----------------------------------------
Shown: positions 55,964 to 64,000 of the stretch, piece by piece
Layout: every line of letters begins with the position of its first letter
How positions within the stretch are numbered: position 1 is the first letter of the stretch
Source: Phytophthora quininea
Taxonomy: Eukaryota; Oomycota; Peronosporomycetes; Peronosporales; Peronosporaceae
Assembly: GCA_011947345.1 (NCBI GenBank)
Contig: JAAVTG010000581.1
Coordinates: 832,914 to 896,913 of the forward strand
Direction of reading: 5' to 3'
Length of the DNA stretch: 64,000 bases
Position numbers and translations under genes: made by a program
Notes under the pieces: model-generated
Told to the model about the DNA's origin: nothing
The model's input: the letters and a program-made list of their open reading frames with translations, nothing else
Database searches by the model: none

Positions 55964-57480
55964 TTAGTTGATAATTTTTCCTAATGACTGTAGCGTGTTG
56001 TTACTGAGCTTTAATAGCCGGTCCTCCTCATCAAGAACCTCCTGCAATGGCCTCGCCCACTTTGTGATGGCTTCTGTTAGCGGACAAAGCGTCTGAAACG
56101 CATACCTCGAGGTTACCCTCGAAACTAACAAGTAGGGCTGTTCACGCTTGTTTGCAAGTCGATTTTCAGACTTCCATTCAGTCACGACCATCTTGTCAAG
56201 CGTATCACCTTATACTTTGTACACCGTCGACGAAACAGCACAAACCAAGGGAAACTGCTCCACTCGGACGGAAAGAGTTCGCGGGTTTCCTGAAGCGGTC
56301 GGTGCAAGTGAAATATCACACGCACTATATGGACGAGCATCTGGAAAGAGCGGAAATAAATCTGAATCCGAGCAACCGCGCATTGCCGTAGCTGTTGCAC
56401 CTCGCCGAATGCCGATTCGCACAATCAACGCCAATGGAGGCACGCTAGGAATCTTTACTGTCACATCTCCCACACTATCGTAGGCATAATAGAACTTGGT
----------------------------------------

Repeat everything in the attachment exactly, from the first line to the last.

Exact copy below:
Shown: positions 55,964 to 64,000 of the stretch, piece by piece
Layout: every line of letters begins with the position of its first letter
How positions within the stretch are numbered: position 1 is the first letter of the stretch
Source: Phytophthora quininea
Taxonomy: Eukaryota; Oomycota; Peronosporomycetes; Peronosporales; Peronosporaceae
Assembly: GCA_011947345.1 (NCBI GenBank)
Contig: JAAVTG010000581.1
Coordinates: 832,914 to 896,913 of the forward strand
Direction of reading: 5' to 3'
Length of the DNA stretch: 64,000 bases
Position numbers and translations under genes: made by a program
Notes under the pieces: model-generated
Told to the model about the DNA's origin: nothing
The model's input: the letters and a program-made list of their open reading frames with translations, nothing else
Database searches by the model: none

Positions 55964-57480
55964 TTAGTTGATAATTTTTCCTAATGACTGTAGCGTGTTG
56001 TTACTGAGCTTTAATAGCCGGTCCTCCTCATCAAGAACCTCCTGCAATGGCCTCGCCCACTTTGTGATGGCTTCTGTTAGCGGACAAAGCGTCTGAAACG
56101 CATACCTCGAGGTTACCCTCGAAACTAACAAGTAGGGCTGTTCACGCTTGTTTGCAAGTCGATTTTCAGACTTCCATTCAGTCACGACCATCTTGTCAAG
56201 CGTATCACCTTATACTTTGTACACCGTCGACGAAACAGCACAAACCAAGGGAAACTGCTCCACTCGGACGGAAAGAGTTCGCGGGTTTCCTGAAGCGGTC
56301 GGTGCAAGTGAAATATCACACGCACTATATGGACGAGCATCTGGAAAGAGCGGAAATAAATCTGAATCCGAGCAACCGCGCATTGCCGTAGCTGTTGCAC
56401 CTCGCCGAATGCCGATTCGCACAATCAACGCCAATGGAGGCACGCTAGGAATCTTTACTGTCACATCTCCCACACTATCGTAGGCATAATAGAACTTGGT